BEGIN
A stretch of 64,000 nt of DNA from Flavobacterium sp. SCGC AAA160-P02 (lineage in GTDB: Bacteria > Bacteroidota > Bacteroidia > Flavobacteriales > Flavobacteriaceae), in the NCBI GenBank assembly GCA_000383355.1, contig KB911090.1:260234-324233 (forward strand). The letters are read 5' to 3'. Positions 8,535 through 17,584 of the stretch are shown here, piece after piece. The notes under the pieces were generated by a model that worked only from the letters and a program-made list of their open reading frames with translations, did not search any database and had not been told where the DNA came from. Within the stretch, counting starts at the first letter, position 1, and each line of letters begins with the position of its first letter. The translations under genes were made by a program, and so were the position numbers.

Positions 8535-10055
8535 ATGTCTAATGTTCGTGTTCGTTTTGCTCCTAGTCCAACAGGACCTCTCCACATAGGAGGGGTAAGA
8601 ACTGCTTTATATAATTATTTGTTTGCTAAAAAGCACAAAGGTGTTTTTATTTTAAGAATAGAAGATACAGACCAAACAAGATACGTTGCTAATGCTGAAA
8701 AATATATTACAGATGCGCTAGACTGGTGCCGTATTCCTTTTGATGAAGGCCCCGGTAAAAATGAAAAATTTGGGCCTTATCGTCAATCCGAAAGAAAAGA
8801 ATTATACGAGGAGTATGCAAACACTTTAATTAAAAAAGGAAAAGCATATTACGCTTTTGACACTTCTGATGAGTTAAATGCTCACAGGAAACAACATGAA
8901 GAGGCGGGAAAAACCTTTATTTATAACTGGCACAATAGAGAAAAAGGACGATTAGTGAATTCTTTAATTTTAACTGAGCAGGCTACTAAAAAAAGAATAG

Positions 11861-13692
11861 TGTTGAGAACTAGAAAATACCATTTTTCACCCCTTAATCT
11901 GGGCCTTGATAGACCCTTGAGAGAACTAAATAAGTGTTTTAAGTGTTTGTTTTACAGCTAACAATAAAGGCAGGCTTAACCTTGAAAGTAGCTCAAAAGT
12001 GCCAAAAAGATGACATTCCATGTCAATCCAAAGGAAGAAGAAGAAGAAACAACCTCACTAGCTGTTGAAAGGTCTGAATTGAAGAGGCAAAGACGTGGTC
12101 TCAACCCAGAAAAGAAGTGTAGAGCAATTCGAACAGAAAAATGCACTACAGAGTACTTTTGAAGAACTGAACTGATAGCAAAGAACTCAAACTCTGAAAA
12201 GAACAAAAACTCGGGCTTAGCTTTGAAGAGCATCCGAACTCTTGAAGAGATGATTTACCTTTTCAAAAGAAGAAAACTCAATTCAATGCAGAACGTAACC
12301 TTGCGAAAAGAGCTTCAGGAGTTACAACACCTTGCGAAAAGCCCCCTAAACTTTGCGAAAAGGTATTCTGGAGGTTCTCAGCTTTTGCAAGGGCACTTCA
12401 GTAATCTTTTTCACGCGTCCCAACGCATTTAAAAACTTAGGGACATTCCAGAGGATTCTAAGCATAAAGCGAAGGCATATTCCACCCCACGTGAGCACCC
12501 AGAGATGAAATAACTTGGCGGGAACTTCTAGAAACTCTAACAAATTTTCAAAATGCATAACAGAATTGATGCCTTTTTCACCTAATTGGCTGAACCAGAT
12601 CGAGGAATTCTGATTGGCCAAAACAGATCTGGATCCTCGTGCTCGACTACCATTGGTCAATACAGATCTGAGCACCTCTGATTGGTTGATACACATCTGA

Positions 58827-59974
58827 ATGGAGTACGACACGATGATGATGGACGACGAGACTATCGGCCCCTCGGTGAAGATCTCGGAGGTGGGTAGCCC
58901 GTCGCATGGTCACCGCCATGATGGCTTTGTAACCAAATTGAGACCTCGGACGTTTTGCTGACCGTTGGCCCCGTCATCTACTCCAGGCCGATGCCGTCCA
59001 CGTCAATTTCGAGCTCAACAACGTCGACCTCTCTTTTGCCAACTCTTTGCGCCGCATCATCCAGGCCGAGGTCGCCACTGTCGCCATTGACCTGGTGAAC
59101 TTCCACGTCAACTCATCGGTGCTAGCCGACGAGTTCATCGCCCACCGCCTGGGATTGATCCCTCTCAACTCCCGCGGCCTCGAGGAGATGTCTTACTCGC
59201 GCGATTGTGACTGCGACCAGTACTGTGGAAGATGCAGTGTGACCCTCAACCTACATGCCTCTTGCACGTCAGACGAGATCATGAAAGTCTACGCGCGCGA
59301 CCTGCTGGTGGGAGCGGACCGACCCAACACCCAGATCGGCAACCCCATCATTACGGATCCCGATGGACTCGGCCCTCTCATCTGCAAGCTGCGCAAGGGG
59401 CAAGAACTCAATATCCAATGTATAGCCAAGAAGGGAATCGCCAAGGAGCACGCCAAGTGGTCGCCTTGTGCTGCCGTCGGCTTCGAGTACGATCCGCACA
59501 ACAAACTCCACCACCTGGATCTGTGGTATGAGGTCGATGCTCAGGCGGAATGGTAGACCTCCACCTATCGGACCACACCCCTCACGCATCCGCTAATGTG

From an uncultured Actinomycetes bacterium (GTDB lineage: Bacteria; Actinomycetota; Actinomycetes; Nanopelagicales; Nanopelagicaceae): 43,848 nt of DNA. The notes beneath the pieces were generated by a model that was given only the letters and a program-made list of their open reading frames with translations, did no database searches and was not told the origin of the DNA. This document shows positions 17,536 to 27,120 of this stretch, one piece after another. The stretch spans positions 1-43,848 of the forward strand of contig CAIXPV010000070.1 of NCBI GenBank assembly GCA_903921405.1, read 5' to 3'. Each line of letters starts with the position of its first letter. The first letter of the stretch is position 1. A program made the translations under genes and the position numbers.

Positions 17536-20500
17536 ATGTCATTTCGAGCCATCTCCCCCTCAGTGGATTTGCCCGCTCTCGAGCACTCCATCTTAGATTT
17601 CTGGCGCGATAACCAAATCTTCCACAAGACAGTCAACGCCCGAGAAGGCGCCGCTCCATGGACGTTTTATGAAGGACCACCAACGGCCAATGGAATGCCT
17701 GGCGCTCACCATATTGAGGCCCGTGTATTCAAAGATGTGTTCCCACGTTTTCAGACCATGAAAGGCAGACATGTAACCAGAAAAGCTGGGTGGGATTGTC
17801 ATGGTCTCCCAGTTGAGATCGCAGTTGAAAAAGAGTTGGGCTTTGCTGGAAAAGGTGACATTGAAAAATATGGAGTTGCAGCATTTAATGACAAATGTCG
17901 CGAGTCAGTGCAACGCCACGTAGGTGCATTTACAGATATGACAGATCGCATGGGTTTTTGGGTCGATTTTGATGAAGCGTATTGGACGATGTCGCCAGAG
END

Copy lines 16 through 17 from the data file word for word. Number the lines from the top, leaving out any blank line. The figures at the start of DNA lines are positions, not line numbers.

12501 AGAGATGAAATAACTTGGCGGGAACTTCTAGAAACTCTAACAAATTTTCAAAATGCATAACAGAATTGATGCCTTTTTCACCTAATTGGCTGAACCAGAT
12601 CGAGGAATTCTGATTGGCCAAAACAGATCTGGATCCTCGTGCTCGACTACCATTGGTCAATACAGATCTGAGCACCTCTGATTGGTTGATACACATCTGA